implementation -- i.e. you shouldn't define anything with a name like
that.

--
Later,
Jerry.

The universe is a figment of its own imagination.
Nov 17 '05 #6
In article <MP************************@news.microsoft.com>,
jc*****@taeus.com says...

[ ... ]
struct UseCom {
ComUser() {
CoInitialize(NULL);
}

~ComUser() {
CoUnitialize();
}
};


Oops -- those should be UseCom and ~UseCom respectively, of course.

--
Later,
Jerry.

The universe is a figment of its own imagination.
Nov 17 '05 #7
That is very close to what I ended up doing. Thanks for all the
suggestions!

A coworker noted that I could not use Release() on a smart pointer, but
that I could do "ptr = NULL" in the destructor, which would accomplish
the same thing. I had already changed the logic by that time, but I
will keep this in mind next time too.

Jerry Coffin <jc*****@taeus.com> wrote:
Better yet:

struct UseCom {
ComUser() {
CoInitialize(NULL);
}

~ComUser() {
CoUnitialize();
}
};

void mymethod() {
UseCom c;

SmartPtr ComObject;
// ...
ComObject->DoMethods();
}

Note that you don't actually DO anything with the UseCom object --
simply by defining it, COM gets initialized when you enter the scope,
and uninitialized when you leave it.

Also note that any identifier starting with an underscore followed by
a capital letter (e.g. _MySmartPtr above) is reserved for the
implementation -- i.e. you shouldn't define anything with a name like
that.

--
- Burt Johnson
MindStorm, Inc.
http://www.mindstorm-inc.com/software.html
Nov 17 '05 #8
Malcolm Clarke <no*****@hotmail.com> wrote:
www.vanwijk.com


Thanks for the pointer. I see ActiveX, but not COM there. Are the two
really the same from a programming view? I have certainly heard of
ActiveX, but never seen it from a programmatic side.

--
- Burt Johnson
MindStorm, Inc.
http://www.mindstorm-inc.com/software.html
Nov 17 '05 #9
I thought they were one and the same. If I am wrong can somebody point out
the difference.

Chapter 12 covers ActiveX COM Objects

"Burt Johnson" <bu**@mindstorm-inc.com> wrote in message
news:1gvtwj1.1p0ejmcuz3fggN%bu**@mindstorm-inc.com...
Malcolm Clarke <no*****@hotmail.com> wrote:
www.vanwijk.com


Thanks for the pointer. I see ActiveX, but not COM there. Are the two
really the same from a programming view? I have certainly heard of
ActiveX, but never seen it from a programmatic side.

--
- Burt Johnson
MindStorm, Inc.
http://www.mindstorm-inc.com/software.html

Nov 17 '05 #10
In article <e$**************@TK2MSFTNGP12.phx.gbl>,
no*****@hotmail.com says...

[ ... ActiveX and COM ]
I thought they were one and the same. If I am wrong can somebody point out
the difference.


They're close by not quite the same. COM is a protocol -- a
specification for how two things can talk to each other. ActiveX is a
specification for how a control works, which happens to depend on the
COM protocol. COM could/can be used by things other than ActiveX
though. It was originally designed for embedding documents via OLE,
and it still works fine for that as well. Realistically, the
difference between the two is rather blurry at best though...

--
Later,
Jerry.

The universe is a figment of its own imagination.
Nov 17 '05 #11
Jerry Coffin <jc*****@taeus.com> wrote:
In article <e$**************@TK2MSFTNGP12.phx.gbl>,
no*****@hotmail.com says...

[ ... ActiveX and COM ]
I thought they were one and the same. If I am wrong can somebody point
out the difference.


They're close by not quite the same. COM is a protocol -- a
specification for how two things can talk to each other. ActiveX is a
specification for how a control works, which happens to depend on the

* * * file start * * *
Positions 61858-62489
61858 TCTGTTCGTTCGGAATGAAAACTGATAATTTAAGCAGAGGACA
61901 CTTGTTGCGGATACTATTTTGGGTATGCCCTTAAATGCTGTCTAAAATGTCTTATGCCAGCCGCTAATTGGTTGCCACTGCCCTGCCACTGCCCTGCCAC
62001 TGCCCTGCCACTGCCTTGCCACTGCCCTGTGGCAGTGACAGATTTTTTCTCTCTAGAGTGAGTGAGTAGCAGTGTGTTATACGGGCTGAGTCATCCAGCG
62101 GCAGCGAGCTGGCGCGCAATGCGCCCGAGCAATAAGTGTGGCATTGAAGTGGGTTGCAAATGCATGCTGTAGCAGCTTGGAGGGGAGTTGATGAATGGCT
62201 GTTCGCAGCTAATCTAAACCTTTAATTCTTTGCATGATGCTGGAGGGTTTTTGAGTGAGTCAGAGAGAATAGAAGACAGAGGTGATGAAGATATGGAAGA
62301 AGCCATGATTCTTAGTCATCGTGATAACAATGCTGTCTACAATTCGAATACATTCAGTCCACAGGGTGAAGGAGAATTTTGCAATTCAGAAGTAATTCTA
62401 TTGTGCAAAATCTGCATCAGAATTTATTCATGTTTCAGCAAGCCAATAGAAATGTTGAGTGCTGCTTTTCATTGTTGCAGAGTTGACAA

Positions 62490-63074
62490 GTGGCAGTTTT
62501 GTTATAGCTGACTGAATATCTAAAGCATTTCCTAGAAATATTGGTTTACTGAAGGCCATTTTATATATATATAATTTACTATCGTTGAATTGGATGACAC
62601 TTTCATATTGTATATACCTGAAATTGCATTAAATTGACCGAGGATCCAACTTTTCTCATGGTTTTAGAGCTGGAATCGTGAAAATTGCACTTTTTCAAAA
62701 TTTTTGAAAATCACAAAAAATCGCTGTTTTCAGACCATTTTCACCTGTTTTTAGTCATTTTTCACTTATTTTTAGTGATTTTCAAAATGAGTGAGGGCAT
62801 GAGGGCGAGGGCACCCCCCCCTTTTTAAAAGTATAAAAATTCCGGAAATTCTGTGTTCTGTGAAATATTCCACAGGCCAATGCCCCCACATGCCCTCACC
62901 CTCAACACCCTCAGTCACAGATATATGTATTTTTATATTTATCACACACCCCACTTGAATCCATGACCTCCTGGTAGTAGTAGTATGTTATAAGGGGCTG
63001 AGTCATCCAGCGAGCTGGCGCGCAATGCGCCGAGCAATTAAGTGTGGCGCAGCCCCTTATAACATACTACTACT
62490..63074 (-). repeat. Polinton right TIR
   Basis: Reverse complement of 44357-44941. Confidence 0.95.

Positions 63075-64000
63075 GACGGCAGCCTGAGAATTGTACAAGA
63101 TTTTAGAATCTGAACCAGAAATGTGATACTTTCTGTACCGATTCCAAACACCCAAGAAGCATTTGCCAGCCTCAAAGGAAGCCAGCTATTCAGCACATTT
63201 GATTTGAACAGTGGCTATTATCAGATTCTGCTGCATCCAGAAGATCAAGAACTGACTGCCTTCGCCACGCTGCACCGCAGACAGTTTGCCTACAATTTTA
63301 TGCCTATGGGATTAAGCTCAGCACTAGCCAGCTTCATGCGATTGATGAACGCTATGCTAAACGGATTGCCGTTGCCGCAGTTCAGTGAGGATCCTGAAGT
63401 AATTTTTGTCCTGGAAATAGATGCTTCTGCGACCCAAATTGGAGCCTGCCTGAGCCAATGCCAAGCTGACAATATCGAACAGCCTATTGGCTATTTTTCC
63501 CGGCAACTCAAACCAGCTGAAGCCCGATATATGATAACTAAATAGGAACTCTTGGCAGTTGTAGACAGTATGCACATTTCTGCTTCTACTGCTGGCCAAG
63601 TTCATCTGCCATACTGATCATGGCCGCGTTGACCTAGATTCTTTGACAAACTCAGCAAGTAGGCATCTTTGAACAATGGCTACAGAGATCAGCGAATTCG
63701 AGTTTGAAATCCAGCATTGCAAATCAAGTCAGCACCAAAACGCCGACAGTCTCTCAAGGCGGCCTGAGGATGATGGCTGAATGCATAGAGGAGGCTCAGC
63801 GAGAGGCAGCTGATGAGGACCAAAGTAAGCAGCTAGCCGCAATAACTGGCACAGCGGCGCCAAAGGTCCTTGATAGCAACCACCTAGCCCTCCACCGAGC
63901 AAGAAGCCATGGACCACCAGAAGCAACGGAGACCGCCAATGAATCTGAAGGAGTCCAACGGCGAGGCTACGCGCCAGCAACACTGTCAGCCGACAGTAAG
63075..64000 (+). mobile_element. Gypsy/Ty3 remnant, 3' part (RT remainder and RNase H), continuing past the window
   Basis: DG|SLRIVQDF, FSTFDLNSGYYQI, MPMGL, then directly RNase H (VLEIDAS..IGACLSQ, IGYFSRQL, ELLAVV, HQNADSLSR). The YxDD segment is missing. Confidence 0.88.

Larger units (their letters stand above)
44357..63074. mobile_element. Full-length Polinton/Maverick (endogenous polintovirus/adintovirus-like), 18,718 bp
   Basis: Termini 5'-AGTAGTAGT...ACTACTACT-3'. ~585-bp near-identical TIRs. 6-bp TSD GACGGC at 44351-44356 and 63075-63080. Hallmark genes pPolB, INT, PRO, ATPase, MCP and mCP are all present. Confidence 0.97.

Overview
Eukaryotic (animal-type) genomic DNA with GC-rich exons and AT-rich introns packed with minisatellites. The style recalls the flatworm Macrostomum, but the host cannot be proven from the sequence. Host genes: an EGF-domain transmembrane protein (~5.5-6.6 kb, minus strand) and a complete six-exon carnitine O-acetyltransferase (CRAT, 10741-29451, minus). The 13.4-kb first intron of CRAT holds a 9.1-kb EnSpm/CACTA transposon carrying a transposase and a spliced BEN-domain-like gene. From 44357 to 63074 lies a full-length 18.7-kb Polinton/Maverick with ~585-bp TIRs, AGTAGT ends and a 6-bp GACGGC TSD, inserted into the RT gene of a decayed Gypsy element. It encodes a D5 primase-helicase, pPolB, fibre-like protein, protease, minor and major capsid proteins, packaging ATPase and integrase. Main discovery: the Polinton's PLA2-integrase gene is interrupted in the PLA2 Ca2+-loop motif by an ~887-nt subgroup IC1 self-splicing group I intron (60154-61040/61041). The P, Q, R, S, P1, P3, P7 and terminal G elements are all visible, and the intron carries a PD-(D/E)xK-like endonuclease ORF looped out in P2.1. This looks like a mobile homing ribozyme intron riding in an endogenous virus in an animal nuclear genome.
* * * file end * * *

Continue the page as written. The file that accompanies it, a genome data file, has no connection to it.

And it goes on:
COM protocol. COM could/can be used by things other than ActiveX
though. It was originally designed for embedding documents via OLE,
and it still works fine for that as well. Realistically, the
difference between the two is rather blurry at best though...


Thanks for that explanation. I had seen both terms, but did not really
know the boundary between them.

--
- Burt Johnson
MindStorm, Inc.
http://www.mindstorm-inc.com/software.html
Nov 17 '05 #12
That's probably *as good*, but I'm not sure about better... when you write
UseCom c;
SmartPtr ComObject;
you're relying on c going out of scope before ComObject, just because it was
created first. If this is in the C++ standard then it's just as good, but
even so it's not as clear if you don't know whether that is in the standard.
With the method I posted, there's no ambiguity.
"Jerry Coffin" <jc*****@taeus.com> wrote in message
news:MP************************@news.microsoft.com ...
In article <uM**************@TK2MSFTNGP10.phx.gbl>, a@b.com says...
Yes, you can have something like
void mymethod(....params...)
{
CoInitialize(NULL);
{
_MySmartPtr mycomobject;
...
mycomobject->DoMethods()
...
} //mycomobject goes out of scope here
CoUninitialize();
}
to keep it in one method. The inner curly brackets create a nested level
of
scope.


Better yet:

struct UseCom {
ComUser() {
CoInitialize(NULL);
}

~ComUser() {
CoUnitialize();
}
};

void mymethod() {
UseCom c;

SmartPtr ComObject;
// ...
ComObject->DoMethods();
}

Note that you don't actually DO anything with the UseCom object --
simply by defining it, COM gets initialized when you enter the scope,
and uninitialized when you leave it.

Also note that any identifier starting with an underscore followed by
a capital letter (e.g. _MySmartPtr above) is reserved for the
implementation -- i.e. you shouldn't define anything with a name like
that.

--
Later,
Jerry.

The universe is a figment of its own imagination.

Nov 17 '05 #13
In article <u7**************@TK2MSFTNGP14.phx.gbl>, a@b.com says...
That's probably *as good*, but I'm not sure about better... when you write
UseCom c;
SmartPtr ComObject;
you're relying on c going out of scope before ComObject, just because it was
created first. If this is in the C++ standard then it's just as good, but
even so it's not as clear if you don't know whether that is in the standard.
First of all, it is required by the standard -- construction happens
in the order the objects are defined, and destruction is a mirror
image, happening in reverse order of construction.

Second, it has some real advantages. The primary one is exception
safety. If an exception is thrown somewhere in the middle of the
code, the rest of the code in that scope will not be executed, so
(for example) your code to clean up COM, would get skipped over and
never executed.

The compiler DOES know one thing though: when a scope is being exited
all objects that have been created local to that scope must be
destructed -- and this holds whether it exits normally OR via an
exception.

Exception-safe code typically starts to take a form in which
resources are acquired only in ctors and released in the matching
dtors. This makes it easy to assure that the resources are released
properly even when exceptions get thrown. This practice is common
enough that it has its own acronym: RAII (Resource Acquisition Is
Initialization).
With the method I posted, there's no ambiguity.


There's no ambiguity either way. The fact that you don't _know_ what
the standard says doesn't mean it's ambiguous. :-)

--
Later,
Jerry.

The universe is a figment of its own imagination.
Nov 17 '05 #14